Posted: May 20, 2010 10:36 AM
Updated: May 20, 2010 10:36 AM
TUCSON - It's the dialogue of our day… new laws.
With the new laws come discussion, questions and a new page written into law books.
“No one is familiar with them for the obvious reason that the dog is not barking.”
University of Arizona Law Professor Marc Miller is referring to the forgotten laws. These laws sit quietly on the books. There are strange ones indeed.
For instance, it's illegal to wear suspenders in Nogales, Arizona.
“Perhaps at the time, small weapons were hid under suspenders,” Miller says. “Perhaps there was a ‘Suspender Strangler’.”
Or in Tombstone, a person can only have one missing tooth showing while smiling.
“Hollywood could only be happy if we not only had the shootout, but we had arrests for too many missing teeth as well,” he says.
A law put on the on books in 1924 states your donkey cannot sleep in your bathtub.
“Fred likes to sleep in my bath,” Miller says, “it's my bath, it's my business and it's Fred’s business.
“I can imagine people got tired of cleaning donkey hair out of bathtubs,” says Nick Klingerman.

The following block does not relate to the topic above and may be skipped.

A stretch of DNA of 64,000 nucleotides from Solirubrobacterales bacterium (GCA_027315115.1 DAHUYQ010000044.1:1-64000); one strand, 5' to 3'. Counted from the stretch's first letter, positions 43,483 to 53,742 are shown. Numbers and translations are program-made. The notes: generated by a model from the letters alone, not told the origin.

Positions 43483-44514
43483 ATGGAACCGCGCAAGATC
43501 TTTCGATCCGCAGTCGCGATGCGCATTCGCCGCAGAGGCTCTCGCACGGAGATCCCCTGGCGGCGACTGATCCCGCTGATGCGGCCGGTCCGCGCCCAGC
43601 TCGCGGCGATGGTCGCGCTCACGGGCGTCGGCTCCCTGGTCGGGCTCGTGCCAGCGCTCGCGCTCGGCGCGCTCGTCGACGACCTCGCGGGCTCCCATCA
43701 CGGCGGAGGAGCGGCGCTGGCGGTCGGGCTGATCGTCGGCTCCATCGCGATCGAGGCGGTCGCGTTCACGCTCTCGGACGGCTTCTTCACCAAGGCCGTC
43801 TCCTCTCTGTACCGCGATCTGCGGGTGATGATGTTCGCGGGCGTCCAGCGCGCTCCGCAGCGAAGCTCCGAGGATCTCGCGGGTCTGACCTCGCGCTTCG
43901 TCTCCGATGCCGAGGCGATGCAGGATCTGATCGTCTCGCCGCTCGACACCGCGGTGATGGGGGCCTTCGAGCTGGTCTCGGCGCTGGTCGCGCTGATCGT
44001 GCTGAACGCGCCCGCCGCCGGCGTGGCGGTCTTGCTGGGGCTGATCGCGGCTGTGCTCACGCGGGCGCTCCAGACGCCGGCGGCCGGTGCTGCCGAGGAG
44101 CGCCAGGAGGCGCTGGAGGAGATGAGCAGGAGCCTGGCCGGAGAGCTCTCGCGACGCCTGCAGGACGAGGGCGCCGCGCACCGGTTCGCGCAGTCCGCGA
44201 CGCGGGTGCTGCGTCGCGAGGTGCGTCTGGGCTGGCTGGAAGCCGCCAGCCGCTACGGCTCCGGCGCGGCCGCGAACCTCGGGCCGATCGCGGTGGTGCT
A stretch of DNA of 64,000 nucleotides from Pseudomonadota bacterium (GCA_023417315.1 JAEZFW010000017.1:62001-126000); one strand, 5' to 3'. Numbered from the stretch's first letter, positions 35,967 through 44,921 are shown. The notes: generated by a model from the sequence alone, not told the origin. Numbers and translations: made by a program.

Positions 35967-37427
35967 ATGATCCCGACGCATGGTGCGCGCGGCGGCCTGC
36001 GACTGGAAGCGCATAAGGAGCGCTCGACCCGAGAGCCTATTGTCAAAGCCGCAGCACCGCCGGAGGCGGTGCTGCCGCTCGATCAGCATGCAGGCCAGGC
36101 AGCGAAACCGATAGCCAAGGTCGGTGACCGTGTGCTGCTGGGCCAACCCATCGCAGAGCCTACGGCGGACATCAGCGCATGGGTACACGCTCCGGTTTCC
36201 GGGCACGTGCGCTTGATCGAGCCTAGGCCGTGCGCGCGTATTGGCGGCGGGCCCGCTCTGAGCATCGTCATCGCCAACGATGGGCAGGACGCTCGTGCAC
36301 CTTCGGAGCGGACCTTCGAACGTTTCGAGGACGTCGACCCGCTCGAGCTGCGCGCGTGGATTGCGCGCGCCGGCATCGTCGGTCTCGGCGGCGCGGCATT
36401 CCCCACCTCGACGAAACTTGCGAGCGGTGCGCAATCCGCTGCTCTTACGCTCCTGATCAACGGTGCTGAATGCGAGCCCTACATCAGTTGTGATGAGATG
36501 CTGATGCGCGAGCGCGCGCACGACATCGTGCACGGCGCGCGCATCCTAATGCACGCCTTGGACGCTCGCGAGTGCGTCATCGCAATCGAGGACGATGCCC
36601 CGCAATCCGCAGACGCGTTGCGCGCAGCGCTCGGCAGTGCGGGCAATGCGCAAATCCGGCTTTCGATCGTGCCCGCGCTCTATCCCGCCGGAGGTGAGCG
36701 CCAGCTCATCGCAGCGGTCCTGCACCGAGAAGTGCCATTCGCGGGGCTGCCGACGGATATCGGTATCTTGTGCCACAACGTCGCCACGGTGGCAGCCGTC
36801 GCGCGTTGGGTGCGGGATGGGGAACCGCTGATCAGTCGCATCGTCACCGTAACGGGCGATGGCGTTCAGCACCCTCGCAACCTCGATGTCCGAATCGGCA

Klingerman recently graduated from law school at the U of A. He worked for the legislature recently as well.
But Nick isn't surprised that people are surprised by these old laws.
“Not many people know these laws exist because we're not dealing with them on a daily basis,” he says.
In Prescott, no one is permitted to ride their horse up the stairs of the county courthouse.
“Doesn't that one seem to make some sense?” questions Miller.
No matter how these laws came to be, on a horse or not, they had to start somewhere.
So could someone launch a campaign making it illegal to wear suits during Tucson’s scorching summer months?
“It’d never stand a chance,” Klingerman says, “although I’d appreciate the bill.”
“You'd have to go to the city council first.”
In order to rid these laws from the books, legislation would have to be written, approved and passed. But would legislators be up for it?
“Members would probably look at that...naaahh,” Klingerman says. “Not what I want to do.”
Perhaps in 100 years, the next generation will look back and laugh at strange laws of our time.
As one prominent judge once stated:
“Things that may seem to us sound in our day may seem terribly unwise not too far down the road,” Miller recalls, “he was saying careful how high you sit on that horse. The one that you're riding up those courthouse steps.”
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